Volume 8, Issue 3     Editorial (2)
Educators are constantly searching for effective ways to improve student learning and enhance student outcomes. Two techniques used to support students in the K-16 classroom are employing consultative and collaborative strategies and appropriate assessment methods. In this issue, these topics have been combined to demonstrate different perspectives, experiences, and procedures for successfully meeting student and faculty needs. Assessment and consultation are brought together in Assistive technology: A collaborative approach. The formation of the Partnership for Assistive Technology (PAT) will address the diverse needs for assistive technology use for college students with disabilities. Larwood illustrates a program of consultation and collaboration between “Deaf Role Models” and early intervention programs for deaf students. Teacher development through assessment is analyzed in Kayler’s manuscript; exit portfolios are discussed as they relate to teachers’ professional growth. Assessment of students is addressed specifically by Labissiere and Reynolds in Knowing our students: A prior learning assessment. This case study is presented to assist faculty to better serve the diverse population of students in higher education. Similarly, recommendations for assessing English learners are presented by Lopez to assist teachers in improving student outcomes. A detailed paper, by Martin, describes the latent semantic analysis metric that can assist university programs with their outcomes and objectives. Educators are no longer able to work in isolation—even in testing. Three professors from the College of Charleston, South Carolina present a collaborative testing and academic achievement model which demonstrates that collaborative testing alone has a significant positive association with test performance that varies by the level of cognitive processing in the test question. Several articles present successful collaborative teaching models. Stang and Capp present teacher reactions to a collaborative teaching technique, co-teaching, which is used to provide services to middle school students while Lessons on literacy provides a snapshot of an effective co-teaching model for elementary literacy instruction. Bekins and Merriam suggest ways to use experiential learning to teach students to collaborate and consult especially in writing. Sloan describes three pictures of collaboration, all of which depend upon committed community volunteers. A Picture Person Art Program, a chorus supported by a church and an elementary school, and a soccer league which provides services to underserved students all were successful programs. Diverse settings for collaborative programs were evident in McNichol’s Art-full collaboration: Chinese forms and motions where an elementary school and a museum are involved in two different programs to integrate Chinese language, culture, and art. Scientific researchers and classroom teachers are brought together in the Teacher in the Woods project described by Dresner and Starvel. Through this partnership classroom, teachers gain important information about current ecological endeavors. Garbett and Tynan-Yourn present reflective themes from research collaboration that can be used to benefit future research collaborators and collaborations. It is our hope that you enjoy this engaging Academic Exchange Quarterly issue full of useful, practical, and creative ways to better integrate effective consultation, collaboration, and assessment into your and your students’ educational experiences.Kristin K. Stang, Ph.D. Assistant Professor, California State University, Fullerton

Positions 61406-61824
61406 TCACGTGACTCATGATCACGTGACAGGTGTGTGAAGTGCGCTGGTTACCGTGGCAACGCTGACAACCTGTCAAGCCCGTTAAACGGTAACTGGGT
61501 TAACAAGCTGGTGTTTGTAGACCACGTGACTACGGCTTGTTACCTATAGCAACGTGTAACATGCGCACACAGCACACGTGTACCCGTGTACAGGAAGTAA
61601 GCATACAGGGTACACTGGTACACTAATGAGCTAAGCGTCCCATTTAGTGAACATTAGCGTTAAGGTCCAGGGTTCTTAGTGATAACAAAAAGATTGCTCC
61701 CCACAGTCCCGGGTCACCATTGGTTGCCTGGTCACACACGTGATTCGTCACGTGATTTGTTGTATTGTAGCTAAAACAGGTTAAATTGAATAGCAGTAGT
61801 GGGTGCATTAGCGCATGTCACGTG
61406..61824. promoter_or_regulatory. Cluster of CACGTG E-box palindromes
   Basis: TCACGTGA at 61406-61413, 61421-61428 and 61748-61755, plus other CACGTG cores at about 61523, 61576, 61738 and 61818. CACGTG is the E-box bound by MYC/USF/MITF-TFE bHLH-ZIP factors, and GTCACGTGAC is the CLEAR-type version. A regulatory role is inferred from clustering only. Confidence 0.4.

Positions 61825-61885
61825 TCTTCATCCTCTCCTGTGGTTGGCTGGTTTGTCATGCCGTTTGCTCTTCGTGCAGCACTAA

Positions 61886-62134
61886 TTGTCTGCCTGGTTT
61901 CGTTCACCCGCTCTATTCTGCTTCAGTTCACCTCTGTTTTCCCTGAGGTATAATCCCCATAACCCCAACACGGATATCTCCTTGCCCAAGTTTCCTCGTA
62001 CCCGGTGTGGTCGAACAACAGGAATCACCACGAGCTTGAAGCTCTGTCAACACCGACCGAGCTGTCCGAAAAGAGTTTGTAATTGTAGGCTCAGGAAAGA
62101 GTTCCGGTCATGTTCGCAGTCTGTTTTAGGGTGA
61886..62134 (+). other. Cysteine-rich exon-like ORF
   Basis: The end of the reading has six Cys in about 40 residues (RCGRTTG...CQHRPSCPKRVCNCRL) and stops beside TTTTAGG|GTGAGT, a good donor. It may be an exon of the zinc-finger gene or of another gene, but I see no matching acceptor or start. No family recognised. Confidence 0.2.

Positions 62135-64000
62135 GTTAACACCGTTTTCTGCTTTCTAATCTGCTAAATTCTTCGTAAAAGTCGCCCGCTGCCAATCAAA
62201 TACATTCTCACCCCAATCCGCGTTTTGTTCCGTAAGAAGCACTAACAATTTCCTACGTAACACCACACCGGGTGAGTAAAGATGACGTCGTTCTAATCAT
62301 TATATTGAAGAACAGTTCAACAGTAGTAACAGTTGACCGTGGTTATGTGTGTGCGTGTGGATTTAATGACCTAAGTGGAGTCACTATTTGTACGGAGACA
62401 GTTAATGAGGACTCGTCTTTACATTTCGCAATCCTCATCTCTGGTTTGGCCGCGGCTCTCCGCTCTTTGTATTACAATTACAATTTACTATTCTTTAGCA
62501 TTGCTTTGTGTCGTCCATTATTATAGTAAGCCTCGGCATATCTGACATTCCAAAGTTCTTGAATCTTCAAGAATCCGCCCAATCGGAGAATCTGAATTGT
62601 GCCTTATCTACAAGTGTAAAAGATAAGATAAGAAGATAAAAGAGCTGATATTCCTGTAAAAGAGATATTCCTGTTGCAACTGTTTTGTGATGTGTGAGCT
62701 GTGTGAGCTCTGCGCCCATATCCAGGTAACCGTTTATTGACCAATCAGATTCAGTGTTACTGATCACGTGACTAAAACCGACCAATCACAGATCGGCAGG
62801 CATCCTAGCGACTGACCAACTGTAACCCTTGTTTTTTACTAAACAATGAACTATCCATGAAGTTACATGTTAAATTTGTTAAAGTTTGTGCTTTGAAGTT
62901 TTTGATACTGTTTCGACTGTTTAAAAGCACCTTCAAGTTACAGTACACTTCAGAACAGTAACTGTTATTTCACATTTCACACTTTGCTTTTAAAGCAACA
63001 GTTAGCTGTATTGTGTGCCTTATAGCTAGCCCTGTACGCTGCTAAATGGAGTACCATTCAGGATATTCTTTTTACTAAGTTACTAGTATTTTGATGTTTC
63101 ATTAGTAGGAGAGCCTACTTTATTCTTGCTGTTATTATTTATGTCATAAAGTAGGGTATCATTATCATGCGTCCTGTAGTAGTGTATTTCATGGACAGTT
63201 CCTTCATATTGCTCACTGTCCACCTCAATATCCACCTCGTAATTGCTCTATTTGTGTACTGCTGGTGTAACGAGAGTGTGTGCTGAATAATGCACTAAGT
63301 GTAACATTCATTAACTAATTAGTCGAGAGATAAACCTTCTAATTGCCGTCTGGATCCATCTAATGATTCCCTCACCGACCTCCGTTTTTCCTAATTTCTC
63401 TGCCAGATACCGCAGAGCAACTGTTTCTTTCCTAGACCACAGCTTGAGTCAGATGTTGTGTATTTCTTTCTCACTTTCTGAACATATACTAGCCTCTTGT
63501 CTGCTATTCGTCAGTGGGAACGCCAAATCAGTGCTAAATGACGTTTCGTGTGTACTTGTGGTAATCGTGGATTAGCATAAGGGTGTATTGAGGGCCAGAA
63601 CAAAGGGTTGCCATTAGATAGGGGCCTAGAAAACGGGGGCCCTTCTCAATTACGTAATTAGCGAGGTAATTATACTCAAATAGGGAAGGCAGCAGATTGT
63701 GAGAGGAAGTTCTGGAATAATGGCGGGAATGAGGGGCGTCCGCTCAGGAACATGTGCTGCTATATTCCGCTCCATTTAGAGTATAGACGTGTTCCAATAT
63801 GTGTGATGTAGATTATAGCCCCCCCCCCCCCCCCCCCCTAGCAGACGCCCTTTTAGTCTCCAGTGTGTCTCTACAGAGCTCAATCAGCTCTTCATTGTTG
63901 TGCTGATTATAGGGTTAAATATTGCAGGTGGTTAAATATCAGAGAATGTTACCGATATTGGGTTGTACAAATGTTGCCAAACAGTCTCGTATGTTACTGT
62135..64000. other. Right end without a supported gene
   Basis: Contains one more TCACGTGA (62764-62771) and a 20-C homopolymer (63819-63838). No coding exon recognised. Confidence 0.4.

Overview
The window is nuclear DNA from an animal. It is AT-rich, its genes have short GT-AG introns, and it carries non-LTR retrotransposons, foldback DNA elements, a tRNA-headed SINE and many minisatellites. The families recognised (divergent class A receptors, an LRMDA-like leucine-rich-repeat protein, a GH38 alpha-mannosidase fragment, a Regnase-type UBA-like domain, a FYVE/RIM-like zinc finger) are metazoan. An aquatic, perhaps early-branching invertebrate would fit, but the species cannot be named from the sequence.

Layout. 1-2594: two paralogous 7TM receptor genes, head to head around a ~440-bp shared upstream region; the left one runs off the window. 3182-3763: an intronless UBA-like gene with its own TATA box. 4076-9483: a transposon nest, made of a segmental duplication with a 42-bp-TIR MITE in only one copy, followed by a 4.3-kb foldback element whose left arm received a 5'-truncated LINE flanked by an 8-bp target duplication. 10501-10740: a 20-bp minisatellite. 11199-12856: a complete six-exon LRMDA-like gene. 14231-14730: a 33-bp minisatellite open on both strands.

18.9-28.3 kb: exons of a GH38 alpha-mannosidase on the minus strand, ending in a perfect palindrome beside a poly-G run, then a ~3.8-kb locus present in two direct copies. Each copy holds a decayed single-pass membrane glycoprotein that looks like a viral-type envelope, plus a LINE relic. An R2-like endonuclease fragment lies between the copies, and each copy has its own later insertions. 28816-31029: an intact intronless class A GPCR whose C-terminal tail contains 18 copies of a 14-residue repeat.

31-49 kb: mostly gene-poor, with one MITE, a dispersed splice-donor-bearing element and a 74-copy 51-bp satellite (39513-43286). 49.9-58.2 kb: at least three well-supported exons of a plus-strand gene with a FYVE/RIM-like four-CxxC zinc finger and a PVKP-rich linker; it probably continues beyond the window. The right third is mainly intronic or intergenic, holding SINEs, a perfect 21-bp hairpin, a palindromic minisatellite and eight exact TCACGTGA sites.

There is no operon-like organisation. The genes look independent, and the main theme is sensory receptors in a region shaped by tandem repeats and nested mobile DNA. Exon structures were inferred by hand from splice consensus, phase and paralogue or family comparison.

Melinda R. Pierson, Ph.D. Associate Professor, California State University, Fullerton
See CFP for the next Collaboration and Consultation in Education issue, Winter 2005.